It would make their original decision (before Prop icon_cool.gif all that more powerful and respectable... that these judges are not legislating from the bench, but are indeed looking deep into the laws and the state constitution.

    Maybe my logic is flawed--I don't know. But I know whenever a California hears "Activist Court," they can shoot down that pathetic arguments with this up and coming decision.

    Plus... it scares me when supreme courts make decisions supporting gay marriage--I persoanlly think that is the wrong way to fight for gay marriage.
  • Posted by a hidden member.
    Log in to view his profile

    Apr 09, 2009 10:08 AM GMT
    The purpose of the Judicial branch of government is to review laws. In this case, it is the Judicial branch that must uphold the equal protection clause of the constitution to prevent the tyranny of a majority. That's not judicial activitism. That's the job of the court. "Judicial activism" is only the term coin by people who do like the decision of the court. We have had this judicial principle since John Marshall and Marbury v. Madison.

    If a majority can vote away the participation in society of any group, then what prevents slavery from being reinstituted in any state where you can get a majority to vote for it. It would be the same logic. That is why I see the court striking down prop 8. If it stands, then the majority can go after anybody....and that is just why the equal protection clause is in the constitution....nobody, not even the people, can deprive a minority of the right to participate in society.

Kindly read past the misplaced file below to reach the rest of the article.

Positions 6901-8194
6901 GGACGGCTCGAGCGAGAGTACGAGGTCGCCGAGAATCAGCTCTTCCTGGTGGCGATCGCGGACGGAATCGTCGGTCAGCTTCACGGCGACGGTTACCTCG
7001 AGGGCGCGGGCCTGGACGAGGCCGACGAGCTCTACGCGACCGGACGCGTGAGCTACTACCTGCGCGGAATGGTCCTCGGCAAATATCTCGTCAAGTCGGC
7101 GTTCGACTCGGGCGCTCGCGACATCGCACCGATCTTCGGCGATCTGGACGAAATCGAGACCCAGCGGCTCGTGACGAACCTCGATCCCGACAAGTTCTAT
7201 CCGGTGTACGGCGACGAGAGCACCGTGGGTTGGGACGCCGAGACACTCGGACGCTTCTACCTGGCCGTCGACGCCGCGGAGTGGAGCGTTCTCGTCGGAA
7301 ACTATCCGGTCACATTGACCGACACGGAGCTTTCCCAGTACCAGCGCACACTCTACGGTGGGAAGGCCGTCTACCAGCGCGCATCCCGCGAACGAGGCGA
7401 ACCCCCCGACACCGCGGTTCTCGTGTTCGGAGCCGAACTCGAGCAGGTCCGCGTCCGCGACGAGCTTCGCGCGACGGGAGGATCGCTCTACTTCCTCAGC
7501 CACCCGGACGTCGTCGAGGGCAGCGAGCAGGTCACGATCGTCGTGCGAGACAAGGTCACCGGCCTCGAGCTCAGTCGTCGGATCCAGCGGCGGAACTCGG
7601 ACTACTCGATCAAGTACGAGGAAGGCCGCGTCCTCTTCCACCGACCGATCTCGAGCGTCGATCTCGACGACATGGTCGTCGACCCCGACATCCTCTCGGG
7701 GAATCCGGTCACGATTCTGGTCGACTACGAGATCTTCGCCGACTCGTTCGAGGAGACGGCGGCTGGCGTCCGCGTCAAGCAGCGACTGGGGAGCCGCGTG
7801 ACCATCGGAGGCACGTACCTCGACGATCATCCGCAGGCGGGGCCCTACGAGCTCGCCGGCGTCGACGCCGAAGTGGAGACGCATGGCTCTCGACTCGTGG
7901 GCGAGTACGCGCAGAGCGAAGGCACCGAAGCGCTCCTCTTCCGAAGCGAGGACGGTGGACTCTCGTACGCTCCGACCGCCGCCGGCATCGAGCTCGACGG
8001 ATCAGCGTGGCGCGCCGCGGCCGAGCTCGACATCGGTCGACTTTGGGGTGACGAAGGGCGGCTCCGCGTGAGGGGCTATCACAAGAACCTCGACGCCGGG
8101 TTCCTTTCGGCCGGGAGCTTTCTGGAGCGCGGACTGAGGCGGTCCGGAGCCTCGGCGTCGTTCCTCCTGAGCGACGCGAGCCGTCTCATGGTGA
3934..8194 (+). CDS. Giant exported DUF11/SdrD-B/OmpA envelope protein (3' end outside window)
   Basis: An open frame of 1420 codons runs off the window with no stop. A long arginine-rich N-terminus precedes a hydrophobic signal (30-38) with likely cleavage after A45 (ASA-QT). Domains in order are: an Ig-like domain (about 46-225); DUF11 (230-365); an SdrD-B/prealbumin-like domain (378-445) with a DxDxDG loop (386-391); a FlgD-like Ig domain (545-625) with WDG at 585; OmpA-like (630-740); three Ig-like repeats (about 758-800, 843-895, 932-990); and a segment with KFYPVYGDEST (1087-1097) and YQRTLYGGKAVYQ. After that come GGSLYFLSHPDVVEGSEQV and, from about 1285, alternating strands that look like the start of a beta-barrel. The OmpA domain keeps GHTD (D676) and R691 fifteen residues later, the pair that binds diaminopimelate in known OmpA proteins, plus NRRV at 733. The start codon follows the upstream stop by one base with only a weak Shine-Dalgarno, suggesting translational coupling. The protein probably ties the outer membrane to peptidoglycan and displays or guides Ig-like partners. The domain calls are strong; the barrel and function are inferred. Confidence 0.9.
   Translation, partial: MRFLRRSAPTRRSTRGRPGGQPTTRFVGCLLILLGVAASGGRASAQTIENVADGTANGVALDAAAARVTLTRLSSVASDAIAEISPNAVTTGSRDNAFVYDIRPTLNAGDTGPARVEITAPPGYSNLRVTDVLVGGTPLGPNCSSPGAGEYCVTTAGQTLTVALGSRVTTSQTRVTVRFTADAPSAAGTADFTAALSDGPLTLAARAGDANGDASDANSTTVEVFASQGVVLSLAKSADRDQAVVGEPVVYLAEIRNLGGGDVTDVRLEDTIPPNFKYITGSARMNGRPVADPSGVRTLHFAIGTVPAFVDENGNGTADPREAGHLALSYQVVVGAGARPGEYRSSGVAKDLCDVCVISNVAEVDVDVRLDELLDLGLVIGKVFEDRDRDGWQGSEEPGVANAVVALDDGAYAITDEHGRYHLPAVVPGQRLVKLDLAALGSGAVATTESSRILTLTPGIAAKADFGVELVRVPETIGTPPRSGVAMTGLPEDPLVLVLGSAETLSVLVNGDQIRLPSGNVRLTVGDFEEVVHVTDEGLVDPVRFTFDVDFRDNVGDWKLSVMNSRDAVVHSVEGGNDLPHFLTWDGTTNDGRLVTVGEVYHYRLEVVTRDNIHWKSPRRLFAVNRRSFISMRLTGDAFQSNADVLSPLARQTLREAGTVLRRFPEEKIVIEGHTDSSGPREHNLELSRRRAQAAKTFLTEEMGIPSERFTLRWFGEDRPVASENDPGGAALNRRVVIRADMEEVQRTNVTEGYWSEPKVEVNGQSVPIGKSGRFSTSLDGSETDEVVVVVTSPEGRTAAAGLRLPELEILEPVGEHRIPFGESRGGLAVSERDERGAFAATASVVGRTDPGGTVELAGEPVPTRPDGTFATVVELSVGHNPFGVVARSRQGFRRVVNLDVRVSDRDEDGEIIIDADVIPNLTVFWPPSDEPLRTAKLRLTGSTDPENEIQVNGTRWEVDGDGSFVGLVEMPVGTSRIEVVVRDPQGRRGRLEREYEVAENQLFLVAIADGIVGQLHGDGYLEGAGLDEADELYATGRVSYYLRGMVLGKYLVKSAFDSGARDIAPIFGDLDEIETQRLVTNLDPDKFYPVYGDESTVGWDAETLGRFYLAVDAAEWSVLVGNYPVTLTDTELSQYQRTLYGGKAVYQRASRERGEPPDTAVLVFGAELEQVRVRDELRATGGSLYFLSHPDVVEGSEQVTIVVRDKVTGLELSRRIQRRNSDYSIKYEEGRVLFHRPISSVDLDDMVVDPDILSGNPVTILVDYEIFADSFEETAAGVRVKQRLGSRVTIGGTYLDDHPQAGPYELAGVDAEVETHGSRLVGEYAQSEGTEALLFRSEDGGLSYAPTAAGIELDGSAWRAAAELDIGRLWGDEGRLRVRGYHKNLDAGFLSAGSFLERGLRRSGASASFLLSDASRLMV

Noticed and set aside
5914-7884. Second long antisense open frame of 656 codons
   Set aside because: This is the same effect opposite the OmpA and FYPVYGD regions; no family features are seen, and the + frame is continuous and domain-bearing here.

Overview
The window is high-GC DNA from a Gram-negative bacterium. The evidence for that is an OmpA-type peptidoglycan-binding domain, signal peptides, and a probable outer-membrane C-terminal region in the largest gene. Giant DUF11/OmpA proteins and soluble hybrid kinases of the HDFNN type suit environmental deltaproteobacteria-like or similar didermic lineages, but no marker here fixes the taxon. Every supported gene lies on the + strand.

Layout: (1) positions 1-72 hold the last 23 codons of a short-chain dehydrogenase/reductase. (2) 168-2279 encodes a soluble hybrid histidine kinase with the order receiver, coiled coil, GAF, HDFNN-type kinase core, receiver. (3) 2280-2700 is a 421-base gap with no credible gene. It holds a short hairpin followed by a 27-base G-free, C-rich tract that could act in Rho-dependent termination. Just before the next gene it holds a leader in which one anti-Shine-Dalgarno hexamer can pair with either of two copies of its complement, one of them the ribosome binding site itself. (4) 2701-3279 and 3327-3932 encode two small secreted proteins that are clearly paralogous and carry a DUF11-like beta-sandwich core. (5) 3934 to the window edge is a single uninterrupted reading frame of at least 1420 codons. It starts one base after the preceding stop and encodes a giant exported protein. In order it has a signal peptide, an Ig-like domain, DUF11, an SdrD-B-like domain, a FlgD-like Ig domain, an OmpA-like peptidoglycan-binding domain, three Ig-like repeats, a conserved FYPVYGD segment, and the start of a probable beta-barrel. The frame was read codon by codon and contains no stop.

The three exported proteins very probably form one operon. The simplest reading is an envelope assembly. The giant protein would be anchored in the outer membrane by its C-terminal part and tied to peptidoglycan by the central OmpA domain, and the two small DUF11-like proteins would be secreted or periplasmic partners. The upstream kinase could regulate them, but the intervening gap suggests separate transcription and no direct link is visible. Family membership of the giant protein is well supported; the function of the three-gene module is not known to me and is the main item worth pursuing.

• Posted by a hidden member.
    Log in to view his profile

    Apr 09, 2009 10:18 AM GMT
    Caslon10000 saidThe purpose of the Judicial branch of government is to review laws. In this case, it is the Judicial branch that must uphold the equal protection clause of the constitution to prevent the tyranny of a majority. That's not judicial activitism. That's the job of the court. "Judicial activism" is only the term coin by people who do like the decision of the court. We have had this judicial principle since John Marshall and Marbury v. Madison.

    If a majority can vote away the participation in society of any group, then what prevents slavery from being reinstituted in any state where you can get a majority to vote for it. It would be the same logic. That is why I see the court striking down prop 8. If it stands, then the majority can go after anybody....and that is just why the equal protection clause is in the constitution....nobody, not even the people, can deprive a minority of the right to participate in society.